In June 1962, Secretary of Defense Robert McNamara re-organized the administration of the National Reconnaissance Office (NRO) to assume control of the National Reconnaissance Program, which was comprised of satellite and airborne intelligence gathering by the Naval Research Laboratory (NRL), the Central Intelligence Agency (CIA), and the Air Force. The NSA continued to expand the network of stations receiving, collecting, or processing ELINT data in allied nations around the Soviet Union. It also automated the processing of the large volume of Soviet radar telemetry that the NRL's low-orbit GRAB (Galactic RAdiation and Background) satellite program intercepted and transmitted to ground stations, which the Air Force Security Service helped to staff. GRAB became the focus of NRO's Program C, renamed Poppy. Over the next fifteen years, Boone would contribute in important ways to improving Poppy's capacity for collecting SIGINT from the expanding number and variety of increasingly sophisticated Soviet land- and sea-based radar systems, and to ensuring that this information was routed to the relevant military and intelligence organizations for timely use.

The National Security Agency, 1962-1981

That year, Boone left the USAF to become a civilian employee of the NSA, where he worked on a variety of classified projects, including Poppy, for twenty years. He and his family spent two years in Germany in 1963-65, where the NSA established satellite tracking, radar, and wireless data collection capabilities at Bad Aibling.

During this time he also visited the NSA station under construction at the Kagnew station in Asmara, Ethiopia (now the capital of Eritrea). The STONEHOUSE station's mission was three-fold: collect SIGINT from the USSR's new Molniya satellite communications network; from its Luna series of robotic lunar space craft; and from deep-space craft sent elsewhere in the solar system. Its first assignment was Luna-5 in May 1965; STONEHOUSE continued to contribute to analysis of the problems and successes of the Soviet lunar program through collection of decimeter-wave, narrow-band telemetry that surpassed the quality of data collected by the similar, Soviet, Pluton station in Yevpatoria, Crimea.

After managing the implementation of the NSA's Electronic Warfare Advisory Element (EWAE) in the early 1970s to coordinate the provision of SIGINT to the armed services' electronic warfare operations, Boone received the agency's Exceptional Civilian Service Award from the NSA Director, General Lew Allen, in 1975. Three years later he was appointed deputy director of NSA for research and development, where Boone was fully responsible for the research and engineering functions of the Agency's SIGINT and communications security (COMSEC) missions. In that time, he oversaw the launch and operation of the first three SIGINT satellites of Program 366, codenamed CHALET before a security breach in 1979 necessitated a change in name, to VORTEX.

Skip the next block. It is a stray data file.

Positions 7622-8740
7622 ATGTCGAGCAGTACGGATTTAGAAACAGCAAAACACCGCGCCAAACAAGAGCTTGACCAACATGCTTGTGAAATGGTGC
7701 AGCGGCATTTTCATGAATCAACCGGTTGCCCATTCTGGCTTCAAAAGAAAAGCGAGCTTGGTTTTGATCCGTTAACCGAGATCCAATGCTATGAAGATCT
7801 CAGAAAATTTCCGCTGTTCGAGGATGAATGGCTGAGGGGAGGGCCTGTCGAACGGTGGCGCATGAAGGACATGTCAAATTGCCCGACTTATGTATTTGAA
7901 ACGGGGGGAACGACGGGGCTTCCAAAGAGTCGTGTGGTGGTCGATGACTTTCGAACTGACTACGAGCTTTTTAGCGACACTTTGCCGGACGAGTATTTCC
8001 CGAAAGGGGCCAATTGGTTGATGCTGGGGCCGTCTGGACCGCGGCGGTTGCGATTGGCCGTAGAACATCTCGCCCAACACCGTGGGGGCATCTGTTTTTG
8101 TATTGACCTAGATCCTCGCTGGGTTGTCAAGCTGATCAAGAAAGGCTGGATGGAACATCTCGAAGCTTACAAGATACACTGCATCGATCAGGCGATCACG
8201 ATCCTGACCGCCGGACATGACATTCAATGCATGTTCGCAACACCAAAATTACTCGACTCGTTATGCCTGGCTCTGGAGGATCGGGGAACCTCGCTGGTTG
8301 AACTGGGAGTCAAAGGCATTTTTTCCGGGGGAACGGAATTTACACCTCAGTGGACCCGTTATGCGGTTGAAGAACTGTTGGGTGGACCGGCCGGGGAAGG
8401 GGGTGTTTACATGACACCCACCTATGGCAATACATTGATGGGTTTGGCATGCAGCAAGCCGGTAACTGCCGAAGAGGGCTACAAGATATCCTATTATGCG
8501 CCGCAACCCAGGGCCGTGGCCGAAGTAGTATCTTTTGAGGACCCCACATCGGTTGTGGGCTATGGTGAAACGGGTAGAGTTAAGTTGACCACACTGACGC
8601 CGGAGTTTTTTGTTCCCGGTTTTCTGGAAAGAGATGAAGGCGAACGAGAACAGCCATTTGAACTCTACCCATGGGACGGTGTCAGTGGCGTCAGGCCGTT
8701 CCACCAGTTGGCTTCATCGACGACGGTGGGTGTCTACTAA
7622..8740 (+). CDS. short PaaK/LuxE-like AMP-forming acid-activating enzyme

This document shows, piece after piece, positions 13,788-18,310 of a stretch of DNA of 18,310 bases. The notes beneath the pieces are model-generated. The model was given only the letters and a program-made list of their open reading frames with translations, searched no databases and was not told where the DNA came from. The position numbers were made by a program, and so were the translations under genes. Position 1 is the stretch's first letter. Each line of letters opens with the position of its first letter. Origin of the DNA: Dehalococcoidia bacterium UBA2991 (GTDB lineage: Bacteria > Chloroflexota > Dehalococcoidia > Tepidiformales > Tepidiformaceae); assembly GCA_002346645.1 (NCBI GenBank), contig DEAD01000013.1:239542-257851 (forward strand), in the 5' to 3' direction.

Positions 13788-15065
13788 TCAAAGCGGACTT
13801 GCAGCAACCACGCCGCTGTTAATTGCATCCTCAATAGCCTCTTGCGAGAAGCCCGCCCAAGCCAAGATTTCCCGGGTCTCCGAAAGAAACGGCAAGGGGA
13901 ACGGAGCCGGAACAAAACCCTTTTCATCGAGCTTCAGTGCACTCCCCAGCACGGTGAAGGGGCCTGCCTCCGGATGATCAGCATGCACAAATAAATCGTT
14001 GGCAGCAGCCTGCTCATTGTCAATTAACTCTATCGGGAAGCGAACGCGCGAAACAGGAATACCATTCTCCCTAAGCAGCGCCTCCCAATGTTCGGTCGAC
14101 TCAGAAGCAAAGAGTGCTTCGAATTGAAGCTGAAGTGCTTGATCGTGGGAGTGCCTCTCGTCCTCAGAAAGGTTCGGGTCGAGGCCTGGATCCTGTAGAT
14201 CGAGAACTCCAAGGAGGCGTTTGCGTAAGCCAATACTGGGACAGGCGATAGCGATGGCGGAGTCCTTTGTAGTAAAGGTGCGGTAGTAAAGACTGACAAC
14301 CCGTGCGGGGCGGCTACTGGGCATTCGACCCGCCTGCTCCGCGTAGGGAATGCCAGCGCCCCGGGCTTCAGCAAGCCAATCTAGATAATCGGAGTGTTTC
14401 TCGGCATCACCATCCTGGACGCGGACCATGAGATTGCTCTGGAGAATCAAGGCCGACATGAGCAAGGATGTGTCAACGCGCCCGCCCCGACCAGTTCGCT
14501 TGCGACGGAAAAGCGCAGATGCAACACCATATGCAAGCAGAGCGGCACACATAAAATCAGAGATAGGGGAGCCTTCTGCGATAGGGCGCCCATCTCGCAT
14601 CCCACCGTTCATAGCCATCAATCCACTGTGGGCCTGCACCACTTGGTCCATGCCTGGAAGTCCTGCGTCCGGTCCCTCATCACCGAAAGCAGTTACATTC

The Private Sector: TRW, 1981-1996

Boone left government service in 1981 to join TRW, Inc., in Redondo Beach, California, the center for its reconnaissance and relay satellite programs. There he rose from special assistant to the general manager of the Military Electronics Division through a series of positions of increasing responsibility in the Electronic Systems Group, the Defense Communications Division, and the Systems Integration Group before retiring as vice president and general manager of the Electronic Systems Group in Fairfax, Virginia, in 1996.

Instructing, Writing, Volunteering, and Collecting in Retirement, 1996-2020

Boone also served on the board of directors of the Society of Tulane Engineers and the Armed Forces Communications and Electronics Association, and held adjunct instructorships at George Mason University and the Joint Military Intelligence College. He published A Brief History of Cryptology through the Naval Institute Press in 2005, and was a devoted member of and volunteer for the National Cryptologic Museum Foundation where he chaired the Acquisitions Committee and helped obtain architecture services for the museum's new building. He also co-authored Cryptology’s Role in the Early Development of Computer Capabilities in the United States with James J. Hearn for the NSA's Center for Cryptologic History in 2015.

Boone was a Life Senior Member of IEEE and Honor Roll supporter of the IEEE Foundation. He passed away on 12 May 2020, predeceased by his wife in 2016 and remembered by three children, nine grandchildren, and six great-grandchildren.


Further Reading

Applying Advanced Technology to Cryptologic Systems: Some Special Management Challenges - an adaptation of a talk that was given at the 2013 Symposium of the Center for Cryptologic History

James V. Boone, "The Role of the Electronic Warfare Advisory Element (EWAE) in N.S.A.," Cryptolog, Vol. II, No. 6, June 1975, p. 1-4.

James V. Boone, “A SIGINT Cat is out of the Bag,” The Link: Bulletin of the National Cryptologic Museum Foundation, Vol. 1, no. 2, Summer 1998.

Cryptology’s Role in the Early Development of Computer Capabilities in the United States with James J. Hearn for the NSA's Center for Cryptologic History in 2015.